a possible solution for Israel/Palestine

Best line: “Residents, however, drew the line at any type of official security border, creating a line of flower pots instead.”


Rumor has it that the 18th-century surveyors who drew the official line between the U.S. state of Vermont and the Canadian province of Quebec were drunk, because the border lurches back and forth across the 45th parallel, sometimes missing it by as much as a mile. But the residents of the border towns didn’t particularly mind, mostly because they ignored it altogether.

For nearly 200 years Derby Line, Vermont, and Stanstead, Quebec, essentially functioned as one town. Citizens drank the same water, worked in the same tool factory, played the same sports (primarily curling), fought in the same world wars, and were born in the same hospital in nearby Newport, Vermont. They also shared the same cultural center, the Haskell Free Library and Opera House, an ornate Victorian edifice built deliberately on top of the international border in 1901 by the Canadian wife of a wealthy American merchant.

In the last 15 years, though, the common culture of the two towns has been eroded, largely due to the increased emphasis on securing the U.S. border in the years following 9/11. Gone are the days when a local resident could walk across the dividing line with a smile and a wave. But against all logic, the Haskell Free Library and Opera House continues to serve both Vermonters and Quebecers, and remains a transnational space that residents from both the U.S. and Canada can enter without a passport. Today, it is the only library in the world that exists and operates in two countries at once.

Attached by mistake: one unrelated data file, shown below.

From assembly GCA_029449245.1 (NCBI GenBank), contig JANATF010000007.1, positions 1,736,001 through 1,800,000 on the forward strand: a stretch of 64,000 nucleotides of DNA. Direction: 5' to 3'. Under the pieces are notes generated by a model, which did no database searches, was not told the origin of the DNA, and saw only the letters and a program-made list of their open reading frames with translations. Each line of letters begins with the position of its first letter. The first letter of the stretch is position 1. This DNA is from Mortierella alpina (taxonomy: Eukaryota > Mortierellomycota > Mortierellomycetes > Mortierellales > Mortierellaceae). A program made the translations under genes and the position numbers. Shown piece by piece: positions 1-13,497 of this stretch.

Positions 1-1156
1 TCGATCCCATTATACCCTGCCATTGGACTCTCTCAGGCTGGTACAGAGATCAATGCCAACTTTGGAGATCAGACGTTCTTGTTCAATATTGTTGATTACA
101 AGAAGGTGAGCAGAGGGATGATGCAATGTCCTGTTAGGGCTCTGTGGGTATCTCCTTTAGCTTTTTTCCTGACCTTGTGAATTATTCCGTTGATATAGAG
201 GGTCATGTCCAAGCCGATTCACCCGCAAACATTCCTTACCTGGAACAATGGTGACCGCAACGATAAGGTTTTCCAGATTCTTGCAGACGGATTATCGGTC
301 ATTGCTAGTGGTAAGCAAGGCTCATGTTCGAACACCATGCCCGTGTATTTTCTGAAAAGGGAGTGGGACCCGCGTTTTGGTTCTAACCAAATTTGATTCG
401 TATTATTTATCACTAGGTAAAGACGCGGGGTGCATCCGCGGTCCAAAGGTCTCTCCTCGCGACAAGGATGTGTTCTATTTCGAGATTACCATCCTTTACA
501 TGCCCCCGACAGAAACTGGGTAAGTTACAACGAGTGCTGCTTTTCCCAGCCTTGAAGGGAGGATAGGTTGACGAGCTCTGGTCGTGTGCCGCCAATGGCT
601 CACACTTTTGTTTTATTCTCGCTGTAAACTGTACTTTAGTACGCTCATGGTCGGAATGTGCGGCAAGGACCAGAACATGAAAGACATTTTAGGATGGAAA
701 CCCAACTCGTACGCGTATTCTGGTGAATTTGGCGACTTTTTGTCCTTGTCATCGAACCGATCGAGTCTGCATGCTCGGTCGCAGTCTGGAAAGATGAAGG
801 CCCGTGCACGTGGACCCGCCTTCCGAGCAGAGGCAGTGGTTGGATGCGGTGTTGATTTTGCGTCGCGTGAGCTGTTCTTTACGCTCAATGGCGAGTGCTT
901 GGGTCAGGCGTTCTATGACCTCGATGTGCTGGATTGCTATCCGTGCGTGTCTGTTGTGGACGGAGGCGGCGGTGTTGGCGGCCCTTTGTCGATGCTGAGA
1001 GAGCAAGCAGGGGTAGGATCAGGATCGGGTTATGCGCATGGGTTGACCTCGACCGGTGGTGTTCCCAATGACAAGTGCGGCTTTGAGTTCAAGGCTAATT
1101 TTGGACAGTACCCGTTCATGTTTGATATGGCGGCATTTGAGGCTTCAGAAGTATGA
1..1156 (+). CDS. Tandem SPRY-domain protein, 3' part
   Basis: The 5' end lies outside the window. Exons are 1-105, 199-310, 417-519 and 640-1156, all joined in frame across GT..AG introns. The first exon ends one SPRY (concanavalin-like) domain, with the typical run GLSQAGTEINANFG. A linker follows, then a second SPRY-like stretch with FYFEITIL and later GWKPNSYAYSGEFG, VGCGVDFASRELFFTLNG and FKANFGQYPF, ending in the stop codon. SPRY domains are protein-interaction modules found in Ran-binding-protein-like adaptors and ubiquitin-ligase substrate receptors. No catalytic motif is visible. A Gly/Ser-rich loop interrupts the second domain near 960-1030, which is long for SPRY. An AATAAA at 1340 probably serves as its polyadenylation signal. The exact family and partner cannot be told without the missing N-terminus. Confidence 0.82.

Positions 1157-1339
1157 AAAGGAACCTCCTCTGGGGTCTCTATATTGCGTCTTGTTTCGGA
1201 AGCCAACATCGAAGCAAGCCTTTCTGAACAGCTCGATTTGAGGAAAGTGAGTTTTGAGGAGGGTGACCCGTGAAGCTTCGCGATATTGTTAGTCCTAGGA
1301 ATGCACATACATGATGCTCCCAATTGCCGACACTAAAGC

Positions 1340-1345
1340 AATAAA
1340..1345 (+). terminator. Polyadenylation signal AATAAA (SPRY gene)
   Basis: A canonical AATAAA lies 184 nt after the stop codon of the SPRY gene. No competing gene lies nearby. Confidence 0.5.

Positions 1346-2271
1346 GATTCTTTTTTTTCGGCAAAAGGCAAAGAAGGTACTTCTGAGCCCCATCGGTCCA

image-1Of course, Haskell couldn’t have predicted the advent of moving pictures, which immediately cut into opera house profits, and so the Opera House has limped along for nearly a hundred years, supported by the more modest public library below it. But committed devotees have kept it alive, and during the summer season you can still catch a show or listen to live music. Most of the seats are on the Canadian side, though, so in all likelihood you’ll sit in Canada and watch performers located in Vermont.
The library downstairs is a bit less ornate–there aren’t any cherubs–but there are carved wooden fireplaces, large bay windows topped with stained glass, and built-in oak cabinets. The elegant fireplace is currently being used to display picture books. A line of electrical tape on the floor demarcates the exact international border. The line itself is a relatively recent addition. After a small fire in the 1970s incited a fight between American and Canadian insurance companies, the parties insisted on bringing in a surveyor to mark the exact border so that they knew who would have to pay out next time.


It’s easy for Americans to go into the Haskell–they merely walk through the front door. But for Canadians it’s a little more complicated, because they technically have to cross the international line, which is demarcated by a cement obelisk and a line of flower pots. “It does feel a little bit like you’re passing through some DMZ,” library director Nancy Rumery remarks, referring to a demilitarized zone.

While Canadians are guaranteed safe passage to the library, it’s a bit of a harrowing journey. To enter they have to walk past a series of security cameras on Church Street and then past the U.S. border guard stationed out front. As long as they collect their books and walk back the way they came, everything is fine. But if they walk out and continue into the U.S. they’ll be picked up for illegal entry. “We pretend that no one left Canada,” Rumery explains.


via {atlas obscura}